chapter
THE REGULATORY HIERARCHY
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The SIB presently recognises five self-regulating organisations.23 They are as follows: • the Securities and Futures Authority (known as the SFA), which

regulates mainstream stockbroking and securities business and also authorises most investment firms doing corporate finance and related business;

• the Investment Management Regulatory Organisation (known as IMRO), which regulates investment management;

• the Life Assurance and Unit Trust Regulatory Organisation (known as LAUTRO), which has regulated the promotion of life assurance and related products;

• the Financial Intermediaries, Managers and Brokers Regulatory Association (known as FIMBRA), which has regulated the activities of independent intermediaries;

• the Personal Investment Authority (known as the PIA), which regulates those investment firms having direct contact with the general public. The SFA is the main ‘FSA’ regulator of the securities industry and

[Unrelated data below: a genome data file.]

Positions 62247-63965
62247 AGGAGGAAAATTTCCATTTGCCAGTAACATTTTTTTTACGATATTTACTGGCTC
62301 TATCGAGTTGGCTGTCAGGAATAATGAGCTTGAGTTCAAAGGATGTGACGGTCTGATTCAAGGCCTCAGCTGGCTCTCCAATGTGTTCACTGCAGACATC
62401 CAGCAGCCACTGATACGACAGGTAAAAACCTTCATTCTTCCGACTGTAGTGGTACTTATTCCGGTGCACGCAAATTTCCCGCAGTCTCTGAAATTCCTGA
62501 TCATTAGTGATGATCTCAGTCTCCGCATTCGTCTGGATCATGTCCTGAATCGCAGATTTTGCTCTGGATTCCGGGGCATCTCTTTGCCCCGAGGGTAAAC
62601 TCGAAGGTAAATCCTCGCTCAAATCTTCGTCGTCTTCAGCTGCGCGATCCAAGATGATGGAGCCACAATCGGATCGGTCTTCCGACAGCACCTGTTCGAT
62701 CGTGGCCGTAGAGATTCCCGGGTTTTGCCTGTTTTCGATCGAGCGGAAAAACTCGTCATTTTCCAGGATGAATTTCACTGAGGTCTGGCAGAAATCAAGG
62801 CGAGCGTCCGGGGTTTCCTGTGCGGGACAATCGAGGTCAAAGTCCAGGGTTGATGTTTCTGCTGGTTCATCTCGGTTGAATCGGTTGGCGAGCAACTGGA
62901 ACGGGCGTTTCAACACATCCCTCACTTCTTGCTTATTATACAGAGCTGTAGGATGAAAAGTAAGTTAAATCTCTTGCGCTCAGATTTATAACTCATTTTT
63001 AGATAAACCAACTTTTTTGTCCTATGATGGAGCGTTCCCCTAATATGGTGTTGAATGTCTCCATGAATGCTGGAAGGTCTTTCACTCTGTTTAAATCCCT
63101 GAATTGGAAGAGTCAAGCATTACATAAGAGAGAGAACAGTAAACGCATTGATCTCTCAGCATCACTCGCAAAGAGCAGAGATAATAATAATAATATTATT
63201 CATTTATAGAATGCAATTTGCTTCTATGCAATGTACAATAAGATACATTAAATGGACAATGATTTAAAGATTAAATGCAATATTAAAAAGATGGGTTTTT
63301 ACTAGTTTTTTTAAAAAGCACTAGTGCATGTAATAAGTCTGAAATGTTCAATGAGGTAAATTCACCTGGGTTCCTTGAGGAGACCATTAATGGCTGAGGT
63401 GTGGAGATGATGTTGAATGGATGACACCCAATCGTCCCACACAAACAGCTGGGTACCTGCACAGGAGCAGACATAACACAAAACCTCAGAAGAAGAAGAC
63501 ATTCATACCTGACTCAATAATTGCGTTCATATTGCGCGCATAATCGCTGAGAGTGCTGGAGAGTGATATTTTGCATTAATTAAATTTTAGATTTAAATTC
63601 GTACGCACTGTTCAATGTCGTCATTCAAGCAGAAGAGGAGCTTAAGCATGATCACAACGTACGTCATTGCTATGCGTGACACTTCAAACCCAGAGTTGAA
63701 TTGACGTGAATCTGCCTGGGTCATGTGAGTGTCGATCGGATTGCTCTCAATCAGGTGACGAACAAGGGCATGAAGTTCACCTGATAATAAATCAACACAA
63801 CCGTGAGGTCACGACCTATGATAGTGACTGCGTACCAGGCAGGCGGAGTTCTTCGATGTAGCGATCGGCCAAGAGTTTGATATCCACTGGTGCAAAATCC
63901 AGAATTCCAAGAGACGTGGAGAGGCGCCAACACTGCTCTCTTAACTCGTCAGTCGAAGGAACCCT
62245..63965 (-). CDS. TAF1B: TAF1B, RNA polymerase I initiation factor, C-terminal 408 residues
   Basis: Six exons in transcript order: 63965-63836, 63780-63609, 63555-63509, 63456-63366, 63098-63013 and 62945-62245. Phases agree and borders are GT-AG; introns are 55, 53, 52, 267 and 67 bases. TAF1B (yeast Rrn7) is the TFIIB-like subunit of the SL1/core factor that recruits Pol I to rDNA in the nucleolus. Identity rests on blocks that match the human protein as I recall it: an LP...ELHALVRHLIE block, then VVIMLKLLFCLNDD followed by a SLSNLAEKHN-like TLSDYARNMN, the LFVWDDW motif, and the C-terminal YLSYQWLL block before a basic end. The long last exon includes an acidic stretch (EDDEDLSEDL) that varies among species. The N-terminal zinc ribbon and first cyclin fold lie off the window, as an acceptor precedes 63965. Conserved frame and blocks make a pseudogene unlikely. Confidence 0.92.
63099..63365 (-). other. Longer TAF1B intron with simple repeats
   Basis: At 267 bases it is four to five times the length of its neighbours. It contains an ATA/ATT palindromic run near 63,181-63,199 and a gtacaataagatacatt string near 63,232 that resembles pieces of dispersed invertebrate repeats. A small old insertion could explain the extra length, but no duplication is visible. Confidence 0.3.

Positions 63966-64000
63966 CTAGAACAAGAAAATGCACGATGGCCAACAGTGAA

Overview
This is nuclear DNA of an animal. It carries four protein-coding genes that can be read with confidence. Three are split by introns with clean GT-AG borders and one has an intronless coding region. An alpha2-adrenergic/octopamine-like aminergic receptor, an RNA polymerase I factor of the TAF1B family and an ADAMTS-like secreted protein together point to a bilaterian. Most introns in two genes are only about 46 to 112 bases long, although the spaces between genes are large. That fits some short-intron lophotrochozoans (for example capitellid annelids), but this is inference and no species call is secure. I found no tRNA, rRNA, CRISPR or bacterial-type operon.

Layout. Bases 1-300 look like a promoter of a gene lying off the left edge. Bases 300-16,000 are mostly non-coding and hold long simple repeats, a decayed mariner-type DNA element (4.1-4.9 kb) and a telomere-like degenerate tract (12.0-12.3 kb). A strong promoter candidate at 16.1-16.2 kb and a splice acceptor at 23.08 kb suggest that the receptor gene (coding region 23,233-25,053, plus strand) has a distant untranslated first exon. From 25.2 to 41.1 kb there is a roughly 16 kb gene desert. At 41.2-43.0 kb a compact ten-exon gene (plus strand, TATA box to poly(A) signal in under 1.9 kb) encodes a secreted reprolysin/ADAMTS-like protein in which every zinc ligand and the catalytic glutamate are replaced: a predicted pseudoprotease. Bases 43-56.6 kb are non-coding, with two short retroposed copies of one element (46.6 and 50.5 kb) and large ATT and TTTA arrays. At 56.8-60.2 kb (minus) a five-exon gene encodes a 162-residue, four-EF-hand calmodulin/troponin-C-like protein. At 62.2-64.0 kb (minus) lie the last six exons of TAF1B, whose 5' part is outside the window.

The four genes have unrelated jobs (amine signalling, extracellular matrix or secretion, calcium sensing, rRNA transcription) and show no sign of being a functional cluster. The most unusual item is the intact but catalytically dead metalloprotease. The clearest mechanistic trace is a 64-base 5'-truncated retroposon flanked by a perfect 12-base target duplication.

regulates the investment business conducted by most securities industry professionals in the City of London.24 It is capable of regulating stock broking, market making and the related activities of sophisticated financial intermediaries. It makes clear that those activities undertaken within corporate finance business, which amount to investment business, also fall within its regulatory scope. Although the SFA can regulate investment management, this is unusual in practice and firms are normally expected to seek membership of IMRO if they want to

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engage in investment management where such management is to be undertaken within and will be the principal activity of the firm.